Nervous System

Filter Course

Nervous System

Published by: Nuru

Published date: 06 Jul 2021

Nervous System in Class 10 Science

Nervous System

The system which is responsible for controlling other systems of the human body is called the nervous system. There are three major parts of the nervous system.

The major parts of the nervous system are:

  1. Brain
  2. Spinal Cord
  3. Nerve Fibres (Neuron)

Nervous system


The change in the environment or environmental factors into which the organization responds and reacts is called stimulus.


The response is shown on an organism towards or away from the stimulus is called reaction. The reaction to the stimulus is a characteristical property of the living organism.

For example, mosquito moves away from a burning mat (chemical).

It means "the burning mat (chemical) brings about change in the environment which is stimulus and the movement shown by the mosquitoes away from the burning mat is the reaction.

Q. Animals respond quickly to a stimulus but plants cannot, why?

Animals use both the nervous system and the endocrine system. So, they can respond quickly to a stimulus but the nervous system is absent in plants and they have only an endocrine system for co-ordination. Therefore, animals can respond quickly to a stimulus but plants cannot.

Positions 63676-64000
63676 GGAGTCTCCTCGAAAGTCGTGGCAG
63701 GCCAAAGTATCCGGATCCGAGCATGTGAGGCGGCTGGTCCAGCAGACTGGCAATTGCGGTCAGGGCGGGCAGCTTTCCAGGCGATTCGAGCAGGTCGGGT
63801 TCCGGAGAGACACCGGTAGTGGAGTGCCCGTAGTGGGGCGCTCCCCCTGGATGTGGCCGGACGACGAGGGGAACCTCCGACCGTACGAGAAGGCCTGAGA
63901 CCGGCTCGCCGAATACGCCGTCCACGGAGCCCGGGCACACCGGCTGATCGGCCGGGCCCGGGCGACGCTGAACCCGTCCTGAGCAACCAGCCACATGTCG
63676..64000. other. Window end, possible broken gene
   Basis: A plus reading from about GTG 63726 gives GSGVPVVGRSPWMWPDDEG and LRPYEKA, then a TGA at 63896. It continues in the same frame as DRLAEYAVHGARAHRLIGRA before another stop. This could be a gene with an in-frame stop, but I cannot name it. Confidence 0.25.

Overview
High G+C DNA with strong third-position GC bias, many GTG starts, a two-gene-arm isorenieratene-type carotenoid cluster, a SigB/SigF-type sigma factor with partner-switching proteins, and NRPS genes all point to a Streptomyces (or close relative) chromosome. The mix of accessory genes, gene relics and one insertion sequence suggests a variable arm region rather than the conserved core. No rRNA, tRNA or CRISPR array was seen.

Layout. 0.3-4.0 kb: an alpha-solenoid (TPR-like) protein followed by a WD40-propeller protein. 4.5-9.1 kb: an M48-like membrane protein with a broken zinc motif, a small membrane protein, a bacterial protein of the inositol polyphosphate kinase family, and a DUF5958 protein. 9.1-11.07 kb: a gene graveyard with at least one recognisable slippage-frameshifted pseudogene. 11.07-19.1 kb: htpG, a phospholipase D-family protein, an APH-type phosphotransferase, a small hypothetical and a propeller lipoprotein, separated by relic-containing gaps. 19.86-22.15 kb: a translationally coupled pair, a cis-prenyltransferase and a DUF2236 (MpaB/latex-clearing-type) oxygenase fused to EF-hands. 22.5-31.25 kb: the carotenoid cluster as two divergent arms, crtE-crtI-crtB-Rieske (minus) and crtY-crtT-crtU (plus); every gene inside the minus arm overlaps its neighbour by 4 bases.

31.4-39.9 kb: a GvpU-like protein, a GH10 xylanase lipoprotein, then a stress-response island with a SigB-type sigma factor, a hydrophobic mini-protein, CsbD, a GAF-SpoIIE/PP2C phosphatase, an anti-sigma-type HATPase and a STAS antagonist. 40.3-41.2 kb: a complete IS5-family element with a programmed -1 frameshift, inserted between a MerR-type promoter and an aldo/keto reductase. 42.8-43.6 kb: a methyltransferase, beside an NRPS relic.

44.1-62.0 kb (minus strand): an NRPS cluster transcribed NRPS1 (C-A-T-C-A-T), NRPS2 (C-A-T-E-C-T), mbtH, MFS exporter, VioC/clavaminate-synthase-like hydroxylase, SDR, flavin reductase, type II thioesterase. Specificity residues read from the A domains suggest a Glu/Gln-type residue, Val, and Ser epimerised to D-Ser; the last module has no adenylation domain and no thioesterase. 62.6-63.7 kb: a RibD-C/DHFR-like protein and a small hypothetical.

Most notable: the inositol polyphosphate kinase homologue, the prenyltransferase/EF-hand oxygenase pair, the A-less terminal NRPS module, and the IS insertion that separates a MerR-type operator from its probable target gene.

The biggest and the uppermost part of the central nervous system in the brain.

The brain remains safe inside the cranium of the head. Like the brain, the spinal cord is also made up of meninges and cerebrospinal fluid. This liquid protects the brain and spinal cord from external injury.

The brain is completely covered by three membranes known as meninges.

They are:

  1. Dura mater: The thick membrane that is attached to the inner side of the cranium.
  2. Pia mater: The membrane attached to the brain.
  3. Arachnoid: The middle membrane.

Cerebrospinal Fluid

The fluid present in between Pia mater and arachnoid is cerebrospinal fluid. This liquid protects the brain and spinal cord from external injury and transmits the impulses towards and away from the brain.

Functions of Brain

  • It receives information-carrying impulses from the sensory organs of the body.
  • It responds to the impulses by sending its own instructions through motor nerves.
  • The brain coordinates bodily activities. So, the mechanisms and chemical reactions of the bodywork together efficiently.